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Trump Takes South Carolina, Clinton Wins Nevada

Campaign 2016 Featured Post Politics Reuters

Trump Takes South Carolina, Clinton Wins Nevada

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By Luciana Lopez and Steve Holland

LAS VEGAS/COLUMBIA, S.C. (Reuters) – Republican Donald Trump rolled to victory on Saturday in South Carolina to solidify his status as the front-runner and Democratic presidential candidate Hillary Clinton beat back a strong challenge from Bernie Sanders in the Nevada caucuses.

Trump, who in the final days of the primary battle got entangled in a controversy with Pope Francis, easily defeated Florida Senator Marco Rubio and Texas Senator Ted Cruz, who were fighting for second place and the right to declare themselves the main anti-Trump alternative.

“People (pundits) gave me no chance in South Carolina. Now it looks like a possible win. I would be happy with a one vote victory! (HOPE),” Trump tweeted shortly before the television networks declared him the winner.

It was Trump’s second victory in a row, after New Hampshire on Feb. 9, an outcome that frightens establishment Republicans but thrills the “throw-the-bums-out” conservative base of the party that has long been fed up with Washington.

A poor showing for former Florida Governor Jeb Bush, who was running in a distant fourth place, could mark the end of the Bush campaign and an end to his dreams of becoming a third Bush president after his father and brother.

After South Carolina, the Republican presidential campaign is about to rapidly pick up steam in March when dozens of states hold nominating contests. Another candidate, Ohio Governor John Kasich, is concentrating on midwestern and northern states in the state-by-state contest to pick nominees for the Nov. 8 election.

Clinton’s victory in the Nevada Democratic caucuses could help calm Democratic Party worries about the strength of her campaign.

Her win denied Sanders the breakthrough win he sought in a state with a heavy minority population, but his ability to close a one-time double-digit polling lead for Clinton suggested the Democratic nominating race would be long and hard fought.

With 84 percent of precincts reporting, Clinton was leading with 52.4 percent of the vote to Sanders’ 47.5 percent. Vote counting was delayed in Nevada by heavy turnout.

Clinton’s victory buoyed worried supporters and gave her fresh momentum as she heads into the next contest in South Carolina on Feb. 27, where polls show her with a double-digit lead largely as a result of heavy support from black voters.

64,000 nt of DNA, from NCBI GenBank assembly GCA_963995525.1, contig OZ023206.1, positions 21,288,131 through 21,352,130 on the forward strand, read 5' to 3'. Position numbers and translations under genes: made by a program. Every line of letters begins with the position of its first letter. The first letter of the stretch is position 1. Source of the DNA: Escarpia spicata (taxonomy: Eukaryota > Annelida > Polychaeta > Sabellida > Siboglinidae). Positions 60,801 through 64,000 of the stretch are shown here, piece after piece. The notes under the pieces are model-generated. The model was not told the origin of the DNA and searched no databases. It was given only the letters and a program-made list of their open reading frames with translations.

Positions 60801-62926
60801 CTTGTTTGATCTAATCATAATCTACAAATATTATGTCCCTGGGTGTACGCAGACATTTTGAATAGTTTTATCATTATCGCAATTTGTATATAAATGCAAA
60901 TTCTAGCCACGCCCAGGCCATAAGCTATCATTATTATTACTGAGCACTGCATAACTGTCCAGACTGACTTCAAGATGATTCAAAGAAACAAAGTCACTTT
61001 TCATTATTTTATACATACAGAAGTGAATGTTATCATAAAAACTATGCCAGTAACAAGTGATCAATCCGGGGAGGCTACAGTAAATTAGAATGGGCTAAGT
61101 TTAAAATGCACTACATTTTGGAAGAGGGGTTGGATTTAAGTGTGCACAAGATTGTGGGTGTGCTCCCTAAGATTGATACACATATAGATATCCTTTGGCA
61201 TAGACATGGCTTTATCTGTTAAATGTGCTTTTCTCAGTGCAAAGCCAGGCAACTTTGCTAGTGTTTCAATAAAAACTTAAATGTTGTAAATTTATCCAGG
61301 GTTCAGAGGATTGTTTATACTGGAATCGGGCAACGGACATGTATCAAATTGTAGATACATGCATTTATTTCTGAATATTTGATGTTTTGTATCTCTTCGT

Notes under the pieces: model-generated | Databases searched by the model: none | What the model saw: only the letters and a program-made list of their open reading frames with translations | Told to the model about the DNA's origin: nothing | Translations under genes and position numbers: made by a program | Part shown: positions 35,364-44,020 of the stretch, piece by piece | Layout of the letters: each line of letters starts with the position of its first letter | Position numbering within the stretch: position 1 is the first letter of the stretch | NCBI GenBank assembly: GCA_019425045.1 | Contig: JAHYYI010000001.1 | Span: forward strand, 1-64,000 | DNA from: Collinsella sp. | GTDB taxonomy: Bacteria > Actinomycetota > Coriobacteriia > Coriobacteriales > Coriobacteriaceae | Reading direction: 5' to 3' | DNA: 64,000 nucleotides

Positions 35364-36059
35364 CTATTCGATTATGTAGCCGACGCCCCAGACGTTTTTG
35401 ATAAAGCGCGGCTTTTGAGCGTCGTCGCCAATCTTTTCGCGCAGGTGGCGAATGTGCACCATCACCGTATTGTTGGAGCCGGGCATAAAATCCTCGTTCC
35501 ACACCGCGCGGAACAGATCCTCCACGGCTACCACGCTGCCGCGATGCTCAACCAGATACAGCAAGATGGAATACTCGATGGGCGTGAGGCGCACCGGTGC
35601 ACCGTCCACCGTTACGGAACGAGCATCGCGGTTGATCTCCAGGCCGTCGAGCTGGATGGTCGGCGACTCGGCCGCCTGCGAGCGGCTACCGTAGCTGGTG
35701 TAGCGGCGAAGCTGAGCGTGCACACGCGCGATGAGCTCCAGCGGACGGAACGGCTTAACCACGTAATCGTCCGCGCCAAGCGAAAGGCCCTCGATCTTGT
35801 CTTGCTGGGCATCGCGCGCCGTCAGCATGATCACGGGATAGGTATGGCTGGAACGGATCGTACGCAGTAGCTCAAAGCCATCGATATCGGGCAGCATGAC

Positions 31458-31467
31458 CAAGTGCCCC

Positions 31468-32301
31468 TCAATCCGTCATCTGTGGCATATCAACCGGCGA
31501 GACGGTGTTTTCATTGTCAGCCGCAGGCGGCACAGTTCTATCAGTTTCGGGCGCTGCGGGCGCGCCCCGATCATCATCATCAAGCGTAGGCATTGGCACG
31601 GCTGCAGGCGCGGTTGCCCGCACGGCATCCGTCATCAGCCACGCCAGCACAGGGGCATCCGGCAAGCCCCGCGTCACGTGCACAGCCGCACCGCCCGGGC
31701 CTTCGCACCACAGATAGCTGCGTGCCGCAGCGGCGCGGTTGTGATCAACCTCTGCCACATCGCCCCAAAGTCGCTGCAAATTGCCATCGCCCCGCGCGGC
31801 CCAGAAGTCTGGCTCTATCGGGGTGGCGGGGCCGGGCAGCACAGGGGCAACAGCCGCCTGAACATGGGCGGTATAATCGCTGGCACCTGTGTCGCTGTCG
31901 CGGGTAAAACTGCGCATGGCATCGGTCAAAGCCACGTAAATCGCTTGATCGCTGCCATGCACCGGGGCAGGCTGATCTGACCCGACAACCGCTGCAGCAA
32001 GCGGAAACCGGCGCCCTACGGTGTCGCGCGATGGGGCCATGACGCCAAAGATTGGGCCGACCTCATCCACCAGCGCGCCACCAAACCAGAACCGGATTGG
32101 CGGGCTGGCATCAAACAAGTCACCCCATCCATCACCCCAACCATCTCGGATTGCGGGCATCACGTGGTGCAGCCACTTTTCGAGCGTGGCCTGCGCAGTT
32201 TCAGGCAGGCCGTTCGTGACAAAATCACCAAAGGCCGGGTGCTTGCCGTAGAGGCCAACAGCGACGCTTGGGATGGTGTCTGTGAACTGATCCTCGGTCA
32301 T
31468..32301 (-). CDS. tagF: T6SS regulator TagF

“Some may have doubted us, but we never doubted each other,” she told cheering supporters at a victory rally in Las Vegas. “This is your campaign.”

Sanders vowed to fight on and set his sights on the 11 states that vote on “Super Tuesday,” March 1. He predicted that when Democrats gather for their nominating convention in Philadelphia in July, “We are going to see the results of one of the great political upsets in the history of the United States.”

“The wind is at our banks,” he said. “We have the momentum.”

After routing Clinton in New Hampshire and finishing a strong second in Iowa, states with nearly all-white populations, Sanders had hoped to prove in Nevada that he could win over black and Hispanic voters and compete nationally as the race moves to states with more diverse populations.

But entrance polling in Nevada showed he badly lost among black voters, by 76 percent to 22 percent, a bad omen for South Carolina and other southern states with big black populations. He did win among Hispanics by 53 percent to 45 percent.

Clinton’s campaign has argued she would assert control of the Democratic race once it moved to more diverse states with black and Hispanic populations who have traditionally backed Clinton and have been slow to warm to Sanders.

Trump, the bellicose New York billionaire, created some last-minute drama in South Carolina after Pope Francis said on Thursday his views on U.S. immigration were “not Christian.” Trump initially called Francis “disgraceful,” but later called him “a wonderful guy.”

The Vatican later clarified the pope’s remarks, saying they were “in no way” a personal attack and were not an indication how to vote.

Trump also called for a boycott of Apple Inc products until the tech company agreed to help the U.S. government unlock the cellphone of one of the killers in last year’s San Bernardino, California, shooting.

(Reporting by Luciana Lopez and Steve Holland; Writing by John Whitesides and Steve Holland; Editing by Andrew Hay)

Photo: U.S. Republican presidential candidate Donald Trump holds a rally with supporters at the convention center in North Charleston, South Carolina February 19, 2016. REUTERS/Jonathan Ernst

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14 Comments

  1. Aaron_of_Portsmouth February 20, 2016

    Yawn! Let’s see—What else is in the funny pages?

    Reply
    1. Jmz Nesky February 21, 2016

      It won’t be so ‘funny’ if the wrong GOP clown takes front stage.. Wait a minute! Wrong clown? Which one?.. They’re ALL clowns (damn we’re screwed).

      Reply
      1. Aaron_of_Portsmouth February 21, 2016

        Nice post!! I love it. (I see that they all are nattily dressed and have their formal clothing on, just like the “little boys” in SC—how impressive).

        As for which “clown” gets the nod, I and others feel that there is a deeper wisdom involved in order to give America a “dope slap” to awaken us to see the pitiful and abysmal state we’ve allowed ourselves to descend into over the past few centuries.
        So, all is not as bleak as it appears. (There is another “movement” and process happening in parallel to this clown show, and which is gaining in strength in a quiet yet visible way).

        Reply
        1. Jmz Nesky February 21, 2016